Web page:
1Introduction and preliminaries

IB Optimisation

1.1 Constrained optimization

In optimization, the objective is to maximize or minimize some function. For

example, if we are a factory, we want to minimize our cost of production. Often,

our optimization is not unconstrained. Otherwise, the way to minimize costs is

to pro duce nothing at all. Instead, there are some constraints we have to obey.

The is known as constrained optimization.

Definition

(Constrained optimization)

.

The general problem is of constrained

optimization is

minimize f(x) subject to h(x) = b, x ∈ X

where

x ∈ R

n

is the vector of decision variables,

f

:

R

n

→ R

is the objective

function,

h

:

R

n

→ R

m

and

b ∈ R

m

are the functional constraints, and

X ⊆ R

n

is the regional constraint.

Note that everything above is a vector, but we do not bold our vectors. This

is since almost everything we work with is going to be a vector, and there isn’t

much point in bolding them.

This is indeed the most general form of the problem. If we want to maximize

f

instead of minimize, we can minimize

−f

. If we want our constraints to be an

inequality in the form

h

(

x

)

≥ b

, we can introduce a slack variable

z

, make the

functional constraint as

h

(

x

)

− z

=

b

, and add the regional constraint

z ≥

0. So

all is good, and this is in fact the most general form.

Linear programming is, surprisingly, the case where everything is linear. We

can write our problem as:

minimize c

T

x subject to

a

T

i

x ≥ b

i

for all i ∈ M

1

a

T

i

x ≤ b

i

for all i ∈ M

2

a

T

i

x = b

i

for all i ∈ M

3

x

i

≥ 0 for all i ∈ N

1

x

j

≤ 0 for all i ∈ N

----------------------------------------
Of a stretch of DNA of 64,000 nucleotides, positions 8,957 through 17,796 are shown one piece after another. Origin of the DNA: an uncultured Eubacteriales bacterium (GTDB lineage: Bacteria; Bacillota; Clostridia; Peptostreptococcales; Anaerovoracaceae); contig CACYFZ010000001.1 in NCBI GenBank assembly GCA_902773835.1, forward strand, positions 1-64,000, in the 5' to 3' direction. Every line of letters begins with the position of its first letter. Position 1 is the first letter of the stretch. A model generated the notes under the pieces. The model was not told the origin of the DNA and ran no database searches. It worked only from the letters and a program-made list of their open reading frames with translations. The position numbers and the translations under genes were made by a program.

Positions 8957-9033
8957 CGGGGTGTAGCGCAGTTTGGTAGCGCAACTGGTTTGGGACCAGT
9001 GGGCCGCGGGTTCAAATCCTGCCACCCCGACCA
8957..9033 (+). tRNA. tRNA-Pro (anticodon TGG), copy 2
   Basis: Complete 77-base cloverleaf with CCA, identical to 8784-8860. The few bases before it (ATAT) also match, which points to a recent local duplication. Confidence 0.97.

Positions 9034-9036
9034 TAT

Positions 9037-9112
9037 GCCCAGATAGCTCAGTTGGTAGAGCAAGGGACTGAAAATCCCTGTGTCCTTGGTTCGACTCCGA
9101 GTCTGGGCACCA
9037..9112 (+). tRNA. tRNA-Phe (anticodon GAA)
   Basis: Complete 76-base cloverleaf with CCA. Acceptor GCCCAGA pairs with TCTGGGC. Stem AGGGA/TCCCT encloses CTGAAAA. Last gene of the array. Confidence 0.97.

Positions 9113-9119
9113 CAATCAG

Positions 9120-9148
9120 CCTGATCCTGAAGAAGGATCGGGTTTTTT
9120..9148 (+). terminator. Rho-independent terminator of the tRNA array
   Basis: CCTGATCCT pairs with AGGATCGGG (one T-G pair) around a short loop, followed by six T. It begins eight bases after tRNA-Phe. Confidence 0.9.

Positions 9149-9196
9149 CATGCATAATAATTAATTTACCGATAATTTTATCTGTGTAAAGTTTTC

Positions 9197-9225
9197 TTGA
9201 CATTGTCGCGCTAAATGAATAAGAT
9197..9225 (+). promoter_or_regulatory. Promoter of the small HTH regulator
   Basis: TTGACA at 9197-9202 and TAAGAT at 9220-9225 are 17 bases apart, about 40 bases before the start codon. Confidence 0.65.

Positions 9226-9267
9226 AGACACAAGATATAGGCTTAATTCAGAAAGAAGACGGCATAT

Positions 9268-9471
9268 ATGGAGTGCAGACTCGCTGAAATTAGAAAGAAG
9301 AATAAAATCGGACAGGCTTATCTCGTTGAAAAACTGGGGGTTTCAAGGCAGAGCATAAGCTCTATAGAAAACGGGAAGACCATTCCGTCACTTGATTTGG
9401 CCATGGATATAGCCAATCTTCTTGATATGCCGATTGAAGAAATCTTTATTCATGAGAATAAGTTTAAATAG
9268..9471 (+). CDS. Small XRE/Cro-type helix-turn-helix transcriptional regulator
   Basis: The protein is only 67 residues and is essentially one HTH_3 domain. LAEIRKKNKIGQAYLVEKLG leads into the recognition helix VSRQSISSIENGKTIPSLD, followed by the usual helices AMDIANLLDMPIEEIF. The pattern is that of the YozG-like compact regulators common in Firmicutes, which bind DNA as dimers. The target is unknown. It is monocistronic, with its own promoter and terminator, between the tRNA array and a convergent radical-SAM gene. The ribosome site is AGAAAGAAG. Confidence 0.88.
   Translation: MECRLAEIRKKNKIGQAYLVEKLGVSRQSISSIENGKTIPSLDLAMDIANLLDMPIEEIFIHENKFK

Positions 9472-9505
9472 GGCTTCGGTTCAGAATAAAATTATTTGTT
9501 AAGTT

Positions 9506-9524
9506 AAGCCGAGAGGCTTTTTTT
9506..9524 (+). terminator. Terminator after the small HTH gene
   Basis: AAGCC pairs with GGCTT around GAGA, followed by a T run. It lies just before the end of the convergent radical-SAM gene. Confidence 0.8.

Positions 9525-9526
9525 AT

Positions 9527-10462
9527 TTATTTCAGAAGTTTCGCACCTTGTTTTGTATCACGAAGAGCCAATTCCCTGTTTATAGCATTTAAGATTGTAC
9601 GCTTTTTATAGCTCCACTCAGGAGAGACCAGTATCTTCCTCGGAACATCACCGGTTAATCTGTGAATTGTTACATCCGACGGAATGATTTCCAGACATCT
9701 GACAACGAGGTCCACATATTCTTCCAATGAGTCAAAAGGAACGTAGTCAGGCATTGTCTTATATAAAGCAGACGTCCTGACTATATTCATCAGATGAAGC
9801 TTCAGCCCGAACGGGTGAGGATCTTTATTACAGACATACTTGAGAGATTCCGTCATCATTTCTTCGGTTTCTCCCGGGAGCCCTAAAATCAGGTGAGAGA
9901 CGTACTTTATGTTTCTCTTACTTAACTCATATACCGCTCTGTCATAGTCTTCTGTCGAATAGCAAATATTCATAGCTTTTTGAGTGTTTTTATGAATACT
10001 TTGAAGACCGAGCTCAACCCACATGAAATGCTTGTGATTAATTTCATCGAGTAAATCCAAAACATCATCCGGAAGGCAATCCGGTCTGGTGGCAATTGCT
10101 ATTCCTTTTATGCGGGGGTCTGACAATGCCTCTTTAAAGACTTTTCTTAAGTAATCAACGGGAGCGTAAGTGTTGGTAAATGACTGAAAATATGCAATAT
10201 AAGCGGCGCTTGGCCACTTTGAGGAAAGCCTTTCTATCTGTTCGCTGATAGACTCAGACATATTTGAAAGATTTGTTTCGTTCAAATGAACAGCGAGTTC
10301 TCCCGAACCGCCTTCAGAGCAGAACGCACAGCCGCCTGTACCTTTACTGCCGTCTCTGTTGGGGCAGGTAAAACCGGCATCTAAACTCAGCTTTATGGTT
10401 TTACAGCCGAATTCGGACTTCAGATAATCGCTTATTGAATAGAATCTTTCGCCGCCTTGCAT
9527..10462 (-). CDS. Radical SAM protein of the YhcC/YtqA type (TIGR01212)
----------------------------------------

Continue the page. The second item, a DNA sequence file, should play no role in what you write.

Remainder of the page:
2

where we’ve explicitly written out the different forms the constraints can take.

This is too clumsy. Instead, we can perform some tricks and turn them into

a nicer form:

Definition

(General and standard form)

.

The general form of a linear program

is

minimize c

T

x subject to Ax ≥ b, x ≥ 0

The standard form is

minimize c

T

x subject to Ax = b, x ≥ 0.

It takes some work to show that these are indeed the most general forms. The

equivalence between the two forms can be done via slack variables, as described

above. We still have to check some more cases. For example, this form says

that

x ≥

0, i.e. all decision variables have to be positive. What if we want

x

to

be unconstrained, ie can take any value we like? We can split

x

into to parts,

x

=

x

+

− x

−

, where each part has to be positive. Then

x

can take any positive

or negative value.

Note that when I said “nicer”, I don’t mean that turning a problem into this

form necessarily makes it easier to solve in practice. However, it will be much

easier to work with when developing general theory about linear programs.

Example. We want to minimize −(x

1

+ x

2

) subject to

x

1

+ 2x

2

≤ 6

x

1

− x

2

≤ 3

x

1

, x

2

≥ 0

Since we are lucky to have a 2D problem, we can draw this out.

x

1

x

2

x

1

− x

2

= 3

x

1

+ 2x

2

= 6

c

−(x

1

+ x

2

) = 0 −(x

1

+ x

2

) = −2 −(x

1

+ x

2

) = −5

The shaded region is the feasible region, and

c

is our cost vector. The dotted lines,

which are orthogonal to

c

are lines in which the objective function is constant.

To minimize our objective function, we want the line to be as right as possible,

which is clearly achieved at the intersection of the two boundary lines.

Now we have a problem. In the general case, we have absolutely no idea how

to solve it. What we do know, is how to do unconstrained optimization.